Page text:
Theme Week 4 Recap: Smart Contracts and Angry Dynomites Lab
Quick Intro: We learn about smart contracts, the building blocks of the extensive web3 and metaverse economy. Smart contracts are programs on the blockchain following predetermined terms and conditions IF/WHEN…THEN statements. We tweaked our smart contracts for lower gas fees and higher security.
What Smart Contracts are Angry Dynomites Lab using?
We are using components of smart contracts from OpenZeppelin. OpenZeppelin is a company that creates and audits smart contracts to ensure the highest quality possible. From their smart contracts we use the parts that are useful to us.
Dynos Collection Smart Contracts
The contracts for the collections are on Ethereum. Fire and Water Dyno Collection contracts are similiar with different components for both collections.
Game Assets Smart Contracts
The game assets smart contract for the $Fire currency exists on the Polygon blockchain and complies with the ERC-20 standards. Why did we choose Polygon?
- Lower gas fees: Polygon offers lower gas fees than other chains like Ethereum. We want to offer you the cheapest way possible to claim the tokens your Dyno created.
- Community: More and more projects are launching on Polygon (e.g. the Reddit NFT Avatar Marketplace). More projects mean more people and community is our most important aspect.
- Ethereum Virtual Machine (EVM) compatible: Ethereum contracts also work on Polygon. This allows us to combine the collection smart contracts with the currency ones.
We looked at other chains during the evaluation, including projects like Immutable X, but many game-specific chains require a less compatible programming language, creating a lock-in effect.
What makes Angry Dynomites Lab Smart Contracts special?
Separation between Minting and Market Phase
A feature that we didn’t see at another project before:
- Collection Contract: as mentioned before this is the contract defining the Angry Dyno Collection. Most projects have the minting guidelines implemented in their general smart contract. However, severe security issues might occur if there is a mistake within.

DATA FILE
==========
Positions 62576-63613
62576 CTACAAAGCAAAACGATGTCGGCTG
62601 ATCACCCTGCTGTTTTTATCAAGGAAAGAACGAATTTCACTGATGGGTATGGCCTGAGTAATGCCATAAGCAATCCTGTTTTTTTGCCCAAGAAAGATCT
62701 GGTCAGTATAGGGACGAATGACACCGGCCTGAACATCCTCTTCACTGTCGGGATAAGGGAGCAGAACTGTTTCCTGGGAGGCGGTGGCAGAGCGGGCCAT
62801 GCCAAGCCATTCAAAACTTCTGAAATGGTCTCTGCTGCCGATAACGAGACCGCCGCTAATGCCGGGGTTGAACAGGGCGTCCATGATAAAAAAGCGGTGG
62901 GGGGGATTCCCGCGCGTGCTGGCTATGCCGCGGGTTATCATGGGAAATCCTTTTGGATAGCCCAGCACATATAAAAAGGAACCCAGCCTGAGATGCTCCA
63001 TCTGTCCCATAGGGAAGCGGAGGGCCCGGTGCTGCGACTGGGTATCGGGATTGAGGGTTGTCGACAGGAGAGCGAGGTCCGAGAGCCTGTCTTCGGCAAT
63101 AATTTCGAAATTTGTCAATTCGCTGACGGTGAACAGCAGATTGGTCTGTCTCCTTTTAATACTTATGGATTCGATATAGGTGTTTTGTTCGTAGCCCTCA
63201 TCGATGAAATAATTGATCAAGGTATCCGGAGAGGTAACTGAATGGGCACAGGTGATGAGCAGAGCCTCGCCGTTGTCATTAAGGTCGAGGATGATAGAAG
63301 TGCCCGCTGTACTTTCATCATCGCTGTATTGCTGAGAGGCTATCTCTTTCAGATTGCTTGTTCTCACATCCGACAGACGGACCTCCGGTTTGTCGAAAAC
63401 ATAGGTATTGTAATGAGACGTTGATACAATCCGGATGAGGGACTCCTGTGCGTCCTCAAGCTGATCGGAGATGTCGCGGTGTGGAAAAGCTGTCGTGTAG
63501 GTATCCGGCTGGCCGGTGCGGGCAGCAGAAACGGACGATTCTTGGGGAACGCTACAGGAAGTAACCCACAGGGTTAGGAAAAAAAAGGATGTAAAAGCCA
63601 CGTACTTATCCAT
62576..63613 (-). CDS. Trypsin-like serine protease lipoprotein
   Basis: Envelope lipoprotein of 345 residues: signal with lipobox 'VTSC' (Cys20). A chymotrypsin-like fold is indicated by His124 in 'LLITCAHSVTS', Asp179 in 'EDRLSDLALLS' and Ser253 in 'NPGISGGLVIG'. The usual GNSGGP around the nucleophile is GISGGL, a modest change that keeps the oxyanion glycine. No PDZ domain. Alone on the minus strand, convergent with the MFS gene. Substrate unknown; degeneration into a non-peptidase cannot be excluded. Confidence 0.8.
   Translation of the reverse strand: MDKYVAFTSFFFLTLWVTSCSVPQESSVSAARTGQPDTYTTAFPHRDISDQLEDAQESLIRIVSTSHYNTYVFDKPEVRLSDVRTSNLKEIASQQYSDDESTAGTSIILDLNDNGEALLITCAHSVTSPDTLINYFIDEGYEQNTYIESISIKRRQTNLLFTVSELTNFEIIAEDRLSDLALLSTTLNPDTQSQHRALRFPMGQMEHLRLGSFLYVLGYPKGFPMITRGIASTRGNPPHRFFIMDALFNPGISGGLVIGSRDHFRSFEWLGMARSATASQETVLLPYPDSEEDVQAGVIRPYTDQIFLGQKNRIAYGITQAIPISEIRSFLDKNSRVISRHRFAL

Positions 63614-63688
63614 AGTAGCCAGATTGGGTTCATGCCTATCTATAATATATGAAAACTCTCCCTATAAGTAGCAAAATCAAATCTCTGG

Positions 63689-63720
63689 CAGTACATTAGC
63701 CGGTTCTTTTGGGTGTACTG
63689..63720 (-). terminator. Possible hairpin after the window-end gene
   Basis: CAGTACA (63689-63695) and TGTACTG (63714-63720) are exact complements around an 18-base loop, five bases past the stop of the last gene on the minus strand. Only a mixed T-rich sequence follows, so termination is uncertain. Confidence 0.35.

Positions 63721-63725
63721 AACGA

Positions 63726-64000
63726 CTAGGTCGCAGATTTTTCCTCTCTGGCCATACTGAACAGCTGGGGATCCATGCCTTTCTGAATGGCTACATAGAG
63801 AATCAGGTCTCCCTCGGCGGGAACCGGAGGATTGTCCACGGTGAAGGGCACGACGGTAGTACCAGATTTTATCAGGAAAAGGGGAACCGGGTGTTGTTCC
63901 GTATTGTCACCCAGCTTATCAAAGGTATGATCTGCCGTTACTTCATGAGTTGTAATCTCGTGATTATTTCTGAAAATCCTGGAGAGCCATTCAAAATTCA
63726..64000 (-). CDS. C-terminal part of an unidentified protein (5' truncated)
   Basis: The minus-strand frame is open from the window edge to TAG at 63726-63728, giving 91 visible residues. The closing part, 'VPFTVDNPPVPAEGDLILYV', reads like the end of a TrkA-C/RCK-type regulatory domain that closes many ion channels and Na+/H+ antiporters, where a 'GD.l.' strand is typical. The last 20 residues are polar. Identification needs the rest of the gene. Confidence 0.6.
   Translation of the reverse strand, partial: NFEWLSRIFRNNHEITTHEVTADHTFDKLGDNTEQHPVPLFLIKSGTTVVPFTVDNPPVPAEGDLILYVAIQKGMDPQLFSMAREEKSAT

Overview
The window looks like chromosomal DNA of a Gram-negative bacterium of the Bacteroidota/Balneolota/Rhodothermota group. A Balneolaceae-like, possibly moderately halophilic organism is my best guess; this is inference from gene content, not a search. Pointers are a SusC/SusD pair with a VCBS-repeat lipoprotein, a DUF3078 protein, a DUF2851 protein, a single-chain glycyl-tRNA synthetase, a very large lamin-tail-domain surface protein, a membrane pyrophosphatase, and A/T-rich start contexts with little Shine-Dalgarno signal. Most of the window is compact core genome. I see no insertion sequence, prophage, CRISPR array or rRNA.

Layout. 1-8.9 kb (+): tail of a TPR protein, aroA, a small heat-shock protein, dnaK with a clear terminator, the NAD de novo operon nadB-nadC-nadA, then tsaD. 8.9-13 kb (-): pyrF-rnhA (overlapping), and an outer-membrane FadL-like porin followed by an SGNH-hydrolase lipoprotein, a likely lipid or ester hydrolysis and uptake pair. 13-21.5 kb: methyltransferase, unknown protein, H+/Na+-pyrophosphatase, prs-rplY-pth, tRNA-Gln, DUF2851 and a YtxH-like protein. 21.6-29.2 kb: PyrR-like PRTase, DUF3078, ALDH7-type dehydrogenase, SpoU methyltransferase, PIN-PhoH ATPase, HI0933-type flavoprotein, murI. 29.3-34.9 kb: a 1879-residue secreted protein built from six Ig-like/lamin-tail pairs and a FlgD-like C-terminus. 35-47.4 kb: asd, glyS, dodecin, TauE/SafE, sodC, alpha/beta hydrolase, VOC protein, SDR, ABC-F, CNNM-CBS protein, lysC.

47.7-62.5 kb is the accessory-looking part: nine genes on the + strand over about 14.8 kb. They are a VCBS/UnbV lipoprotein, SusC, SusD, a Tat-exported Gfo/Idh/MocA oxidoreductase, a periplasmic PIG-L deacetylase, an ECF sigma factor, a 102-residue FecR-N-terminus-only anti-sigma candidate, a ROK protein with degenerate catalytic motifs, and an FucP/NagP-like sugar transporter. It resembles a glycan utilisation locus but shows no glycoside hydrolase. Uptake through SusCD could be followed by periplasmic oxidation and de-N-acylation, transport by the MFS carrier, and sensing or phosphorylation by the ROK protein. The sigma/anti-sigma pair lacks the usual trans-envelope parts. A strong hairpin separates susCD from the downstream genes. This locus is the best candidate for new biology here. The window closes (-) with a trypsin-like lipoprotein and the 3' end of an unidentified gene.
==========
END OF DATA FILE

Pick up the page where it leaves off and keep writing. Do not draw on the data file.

- Store Contract: this contract has temporary access during the minting process. In general, minting and transferring tokens are two different processes — this is why we have two different contracts. After the mint, the store contract loses its access and rights and we reduce our blast radius. For us, it is crucial to have our smart contracts as secure as possible.
On Etherscan you can see that we have the Optimization Enabled with 300 runs. What does this mean?
Optimizations Enabled reduces the costs during the mint and for transfers but it increases the cost for deploying of the smart contract. This means that we pay higher costs, so you can enjoy lower fees. Since we are a game for everybody, we want to ensure that players with less money can also enjoy the game. A lot of other projects don’t properly use optimizations on the smart contracts.
There are two different ways of adapting smart contracts in the future: upgradable and non-upgradable. Upgradable contracts can be altered after they are created. However, it remains questionable if the below-lying storage structure remains the same — and secure. In our opinion, upgradable contracts bear a higher risk which could turn out negative in the future. Therefore, we consciously decided against upgradable contracts to reduce the potential for threats.
Fun Fact: all our contracts show Angry Dynomites Lab at the beginning as a code-comment ASCII art. See below: